London: A wide-ranging investigation into corruption in cricket has discovered match-fixing is still a problem in the sport, it was reported here on Saturday.
'The Times' newspaper said a probe carried out by the International Cricket Council's (ICC) anti-graft chief Paul Condon will report next week that matches in cricket are still being rigged. The paper said matches played by Pakistan and New Zealand in the Gulf state of Sharjah and by Pakistan in New Zealand this year have come under severe scrutiny.
Allegations of match-rigging in Pakistan's One-day series against the New Zealanders surfaced following the tour. "The report will suggest that despite the banning from the game for life of prominent international cricketers and stringent new constraints, attempts to rig results for money may not have been wiped out," 'The Times' reported.
Condon, a former chief of London's police force, was saddled with the task of rooting out graft in cricket following the explosion of the "Cronje-gate" match- rigging scandal last year. World cricket was rocked after a mobile phone call, where South African captain Hansie Cronje discussed taking bribes to throw a game, was accidentally intercepted by police in New Delhi.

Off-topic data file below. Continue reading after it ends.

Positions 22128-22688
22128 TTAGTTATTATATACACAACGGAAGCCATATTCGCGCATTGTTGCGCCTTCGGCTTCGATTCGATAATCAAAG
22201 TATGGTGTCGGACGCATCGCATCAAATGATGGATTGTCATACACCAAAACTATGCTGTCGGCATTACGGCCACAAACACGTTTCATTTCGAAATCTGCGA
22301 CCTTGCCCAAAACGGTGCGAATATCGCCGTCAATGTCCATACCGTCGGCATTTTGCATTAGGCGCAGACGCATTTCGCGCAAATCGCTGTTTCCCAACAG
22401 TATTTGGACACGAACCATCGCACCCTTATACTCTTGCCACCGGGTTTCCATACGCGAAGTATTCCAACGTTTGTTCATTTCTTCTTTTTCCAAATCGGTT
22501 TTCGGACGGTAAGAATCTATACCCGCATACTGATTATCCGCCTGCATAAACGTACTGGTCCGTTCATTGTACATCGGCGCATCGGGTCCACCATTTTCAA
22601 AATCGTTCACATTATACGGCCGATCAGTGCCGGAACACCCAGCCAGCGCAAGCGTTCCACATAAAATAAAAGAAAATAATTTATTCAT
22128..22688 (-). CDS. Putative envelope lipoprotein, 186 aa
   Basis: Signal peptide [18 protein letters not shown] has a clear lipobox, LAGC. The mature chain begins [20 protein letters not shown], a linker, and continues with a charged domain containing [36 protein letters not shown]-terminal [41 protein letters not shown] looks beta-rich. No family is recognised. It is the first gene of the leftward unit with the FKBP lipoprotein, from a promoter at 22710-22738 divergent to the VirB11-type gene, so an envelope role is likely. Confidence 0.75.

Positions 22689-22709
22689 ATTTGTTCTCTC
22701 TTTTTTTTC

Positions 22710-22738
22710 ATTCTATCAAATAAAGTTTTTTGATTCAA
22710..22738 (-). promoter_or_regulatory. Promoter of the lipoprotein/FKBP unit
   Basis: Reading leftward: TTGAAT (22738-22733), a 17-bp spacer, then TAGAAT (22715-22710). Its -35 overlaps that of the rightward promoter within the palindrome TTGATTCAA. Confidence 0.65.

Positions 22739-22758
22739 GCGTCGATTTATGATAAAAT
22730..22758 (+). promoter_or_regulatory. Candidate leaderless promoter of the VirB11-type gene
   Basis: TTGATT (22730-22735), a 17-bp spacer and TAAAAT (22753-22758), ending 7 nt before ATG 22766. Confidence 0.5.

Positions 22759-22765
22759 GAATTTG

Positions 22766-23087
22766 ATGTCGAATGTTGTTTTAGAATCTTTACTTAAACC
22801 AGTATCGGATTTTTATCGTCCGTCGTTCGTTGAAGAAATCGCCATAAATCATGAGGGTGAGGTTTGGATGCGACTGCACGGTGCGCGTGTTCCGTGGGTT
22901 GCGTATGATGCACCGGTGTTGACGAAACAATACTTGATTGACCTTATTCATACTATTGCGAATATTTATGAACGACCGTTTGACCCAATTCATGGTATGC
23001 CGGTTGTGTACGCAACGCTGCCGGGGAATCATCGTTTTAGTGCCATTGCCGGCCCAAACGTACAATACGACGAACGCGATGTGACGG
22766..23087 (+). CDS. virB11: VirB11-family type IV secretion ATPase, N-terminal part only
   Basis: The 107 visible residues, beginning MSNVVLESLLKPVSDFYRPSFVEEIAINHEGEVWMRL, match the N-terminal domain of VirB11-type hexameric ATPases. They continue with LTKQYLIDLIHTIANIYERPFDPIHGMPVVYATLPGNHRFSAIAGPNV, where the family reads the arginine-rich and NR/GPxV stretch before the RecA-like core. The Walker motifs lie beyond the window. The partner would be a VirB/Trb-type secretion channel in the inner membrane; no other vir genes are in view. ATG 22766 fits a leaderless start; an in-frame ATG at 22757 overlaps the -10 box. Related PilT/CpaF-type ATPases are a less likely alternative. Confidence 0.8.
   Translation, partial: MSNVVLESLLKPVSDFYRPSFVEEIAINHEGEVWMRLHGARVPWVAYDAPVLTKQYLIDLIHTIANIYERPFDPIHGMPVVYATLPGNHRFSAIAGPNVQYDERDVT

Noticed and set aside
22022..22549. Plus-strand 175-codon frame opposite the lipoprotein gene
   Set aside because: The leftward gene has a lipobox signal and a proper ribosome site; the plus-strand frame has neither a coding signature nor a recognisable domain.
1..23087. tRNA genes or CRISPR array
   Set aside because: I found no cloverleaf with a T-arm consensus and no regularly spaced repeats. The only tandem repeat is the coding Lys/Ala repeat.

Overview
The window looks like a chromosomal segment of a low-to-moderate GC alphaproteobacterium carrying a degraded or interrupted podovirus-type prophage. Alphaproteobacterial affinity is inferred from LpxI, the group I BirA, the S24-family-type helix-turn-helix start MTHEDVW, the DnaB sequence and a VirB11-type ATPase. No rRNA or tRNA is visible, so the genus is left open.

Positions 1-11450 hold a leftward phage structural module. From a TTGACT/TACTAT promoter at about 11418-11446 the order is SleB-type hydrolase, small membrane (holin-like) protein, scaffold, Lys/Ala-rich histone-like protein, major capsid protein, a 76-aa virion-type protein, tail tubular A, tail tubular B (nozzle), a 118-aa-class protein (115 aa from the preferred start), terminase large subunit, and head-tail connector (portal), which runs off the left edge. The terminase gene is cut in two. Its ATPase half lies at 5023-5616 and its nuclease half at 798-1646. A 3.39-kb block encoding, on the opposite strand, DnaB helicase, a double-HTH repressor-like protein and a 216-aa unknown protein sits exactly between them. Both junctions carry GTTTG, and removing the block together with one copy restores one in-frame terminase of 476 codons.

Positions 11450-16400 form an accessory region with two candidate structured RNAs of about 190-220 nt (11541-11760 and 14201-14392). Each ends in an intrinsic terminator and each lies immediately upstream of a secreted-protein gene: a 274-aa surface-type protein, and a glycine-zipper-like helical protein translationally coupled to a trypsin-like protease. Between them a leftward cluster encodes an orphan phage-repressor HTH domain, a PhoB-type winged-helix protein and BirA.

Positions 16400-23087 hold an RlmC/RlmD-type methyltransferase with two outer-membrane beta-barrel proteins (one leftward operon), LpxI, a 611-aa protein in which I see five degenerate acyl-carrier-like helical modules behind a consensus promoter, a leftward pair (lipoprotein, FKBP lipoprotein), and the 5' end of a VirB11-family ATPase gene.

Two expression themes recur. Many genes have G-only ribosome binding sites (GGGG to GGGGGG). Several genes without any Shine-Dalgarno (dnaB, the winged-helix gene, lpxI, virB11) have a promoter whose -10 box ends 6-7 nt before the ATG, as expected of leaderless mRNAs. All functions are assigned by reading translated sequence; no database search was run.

Cronje, Pakistan ace Salim Malik and Indian Test legend Mohammad Azharuddin were subsequently banned for life over the scandal.
'The Times' said Condon had acknowledged cricket would never be 100 per cent rid of dishonesty, but that the graft buster had aimed on reducing the problem to an "irreducible minimum" by the time of the 2003 World Cup.
Condon's report, which will be released on the Internet next week, will state there is a long way to go before his aim can be met, 'The Times' reported. No allegations are to be made against individuals, but Condon's report is expected to be highly critical of the way the ICC handled previous cases of suspected bribery in the sport.
The Australian Cricket Board will share the blame with the ICC for failing to investigate more vigorously the 1995 case involving Test stars Mark Waugh and Shane Warne, the paper said. Both players were fined for accepting money from bookmakers in return for information about teams, pitches and the weather.